One of the key questions to be answered by the database designer is: How can we design a database that allows unknown queries to be performant? This question encapsulates the differences between designing for a data warehouse and designing for an operational system. In a data warehouse one designs to support the business process rather than specific query requirements. In order to achieve this, the designer must understand the way in which the information within the data warehouse will be used.

In general, the queries directed at a data warehouse tend to ask questions about

some essential fact, analyzed in different ways. For example reporting on:

-The average number of light bulbs sold per store over the past month

-The top ten most viewed cable-TV programs during the past week

-Top spending customers over the past quarter

-Customers with average credit card balances more than Rs.10,000 during the past year. 

Each of these queries has one thing in common: they are all based on factual data. The content and presentation of the results may differ between examples, but the factual and transactional nature of the underlying data is the same.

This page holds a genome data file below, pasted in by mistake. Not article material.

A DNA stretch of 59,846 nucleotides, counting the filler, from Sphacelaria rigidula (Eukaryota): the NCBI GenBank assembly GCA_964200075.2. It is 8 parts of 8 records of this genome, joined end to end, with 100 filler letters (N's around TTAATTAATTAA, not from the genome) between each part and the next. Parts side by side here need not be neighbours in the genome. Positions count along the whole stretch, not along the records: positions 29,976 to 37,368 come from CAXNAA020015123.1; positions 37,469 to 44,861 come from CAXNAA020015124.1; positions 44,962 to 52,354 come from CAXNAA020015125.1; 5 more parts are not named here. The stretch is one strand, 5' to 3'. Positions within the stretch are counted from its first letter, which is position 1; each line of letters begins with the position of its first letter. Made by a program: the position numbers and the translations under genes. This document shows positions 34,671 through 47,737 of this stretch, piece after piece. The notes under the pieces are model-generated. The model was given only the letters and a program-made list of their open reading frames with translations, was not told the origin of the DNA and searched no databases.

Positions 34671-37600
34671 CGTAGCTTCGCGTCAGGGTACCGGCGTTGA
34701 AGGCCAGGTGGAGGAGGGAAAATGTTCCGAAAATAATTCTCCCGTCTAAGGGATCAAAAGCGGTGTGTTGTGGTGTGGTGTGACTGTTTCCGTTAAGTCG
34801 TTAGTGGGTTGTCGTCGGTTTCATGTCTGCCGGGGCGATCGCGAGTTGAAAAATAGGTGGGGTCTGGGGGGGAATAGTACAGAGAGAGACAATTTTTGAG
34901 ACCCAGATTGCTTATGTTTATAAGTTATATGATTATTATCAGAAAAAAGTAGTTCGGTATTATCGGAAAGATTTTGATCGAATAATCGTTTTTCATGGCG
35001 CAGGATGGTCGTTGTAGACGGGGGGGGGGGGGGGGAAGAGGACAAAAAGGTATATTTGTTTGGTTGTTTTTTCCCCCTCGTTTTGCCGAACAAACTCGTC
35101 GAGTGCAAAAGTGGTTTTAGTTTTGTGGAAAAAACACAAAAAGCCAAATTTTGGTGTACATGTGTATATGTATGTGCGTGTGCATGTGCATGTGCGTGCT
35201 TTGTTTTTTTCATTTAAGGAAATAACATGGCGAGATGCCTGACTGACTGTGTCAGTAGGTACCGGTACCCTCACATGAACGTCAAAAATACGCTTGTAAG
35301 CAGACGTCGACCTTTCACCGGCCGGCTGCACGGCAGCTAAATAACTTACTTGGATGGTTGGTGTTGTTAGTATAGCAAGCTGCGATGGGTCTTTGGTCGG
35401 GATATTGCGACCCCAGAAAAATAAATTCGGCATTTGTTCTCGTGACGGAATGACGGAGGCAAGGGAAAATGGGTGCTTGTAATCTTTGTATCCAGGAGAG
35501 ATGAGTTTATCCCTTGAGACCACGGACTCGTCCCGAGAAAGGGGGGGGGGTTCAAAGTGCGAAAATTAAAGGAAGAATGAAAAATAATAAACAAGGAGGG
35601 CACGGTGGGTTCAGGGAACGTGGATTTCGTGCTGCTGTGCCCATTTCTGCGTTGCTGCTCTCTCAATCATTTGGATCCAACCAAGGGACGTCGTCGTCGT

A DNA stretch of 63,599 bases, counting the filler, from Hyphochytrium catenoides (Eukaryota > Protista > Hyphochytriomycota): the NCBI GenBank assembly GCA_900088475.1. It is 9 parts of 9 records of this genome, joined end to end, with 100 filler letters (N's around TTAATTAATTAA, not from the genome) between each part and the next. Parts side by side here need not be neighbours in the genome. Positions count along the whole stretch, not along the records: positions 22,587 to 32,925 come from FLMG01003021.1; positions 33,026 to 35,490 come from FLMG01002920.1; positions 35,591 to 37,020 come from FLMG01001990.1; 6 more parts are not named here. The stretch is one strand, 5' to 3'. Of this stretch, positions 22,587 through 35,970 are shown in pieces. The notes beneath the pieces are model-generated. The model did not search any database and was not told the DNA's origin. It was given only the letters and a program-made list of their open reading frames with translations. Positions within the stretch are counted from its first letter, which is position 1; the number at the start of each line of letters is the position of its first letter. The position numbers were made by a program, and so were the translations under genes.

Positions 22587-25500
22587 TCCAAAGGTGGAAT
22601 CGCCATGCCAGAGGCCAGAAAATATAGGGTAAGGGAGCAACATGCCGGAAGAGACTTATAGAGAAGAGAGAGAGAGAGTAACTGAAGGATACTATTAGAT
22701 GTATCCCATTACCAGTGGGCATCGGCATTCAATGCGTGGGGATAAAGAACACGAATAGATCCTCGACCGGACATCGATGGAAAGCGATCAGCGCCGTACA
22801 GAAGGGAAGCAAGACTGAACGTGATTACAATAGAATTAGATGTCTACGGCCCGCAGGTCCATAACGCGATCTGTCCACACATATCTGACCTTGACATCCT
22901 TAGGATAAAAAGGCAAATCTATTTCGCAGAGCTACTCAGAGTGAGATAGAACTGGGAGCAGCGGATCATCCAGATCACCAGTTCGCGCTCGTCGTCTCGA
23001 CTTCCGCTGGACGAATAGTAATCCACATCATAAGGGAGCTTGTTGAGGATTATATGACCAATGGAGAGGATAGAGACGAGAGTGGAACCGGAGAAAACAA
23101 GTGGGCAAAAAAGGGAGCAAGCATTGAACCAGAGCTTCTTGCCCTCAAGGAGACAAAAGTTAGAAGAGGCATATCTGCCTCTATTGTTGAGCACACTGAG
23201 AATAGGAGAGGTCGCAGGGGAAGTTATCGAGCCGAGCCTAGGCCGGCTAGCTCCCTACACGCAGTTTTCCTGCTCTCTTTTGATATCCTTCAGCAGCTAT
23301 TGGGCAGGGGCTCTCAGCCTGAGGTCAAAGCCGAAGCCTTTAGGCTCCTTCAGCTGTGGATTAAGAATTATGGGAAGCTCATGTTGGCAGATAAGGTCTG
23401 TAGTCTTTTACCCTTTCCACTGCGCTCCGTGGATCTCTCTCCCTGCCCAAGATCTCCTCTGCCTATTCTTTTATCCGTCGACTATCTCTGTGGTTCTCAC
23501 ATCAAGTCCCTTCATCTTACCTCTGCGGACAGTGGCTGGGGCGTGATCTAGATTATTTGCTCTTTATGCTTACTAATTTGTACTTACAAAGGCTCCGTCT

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Friday, June 20, 2014


To facilitate strategic decision-making, we need a new breed of information delivery environment, called a data warehouse. The concept of a data warehouse given by Bill Inmon, the father of data warehousing, is depicted in Figure-1. 

Figure -1 : What is Data Warehousing ?

The defining characteristics of a data warehouse are:


Sunday, June 15, 2014


All organizations need to store the information and this is done through database. Data models refer to the conceptual model of the data and the underlying relationships among them. DBMS abstract some generic structures to represent conceptually every possible file structure.

Data models can be classified in two classes viz; Record-based logical Models and Object-based logical models. Record-Based logical data models can be classified (Sadgopan, 1997) into the following categories: 

Hierarchical Models: These are the early data models used in 1970’s. Hierarchical models capture the intuitive hierarchy of the data elements. The early generation of large DBMS e.g. IMS belongs to the hierarchical data models. Even today some large databases are maintained on IMS platform. 

Network Models: Since hierarchical models are unable to represent data items that existing at two different level of hierarchy, network models were proposed. The notable systems built using this model were ADABAS and DBMS-10 on DEC-10 machines. B2Bdata provides world class B2B Phone and email lists for a wide range of industries and regions.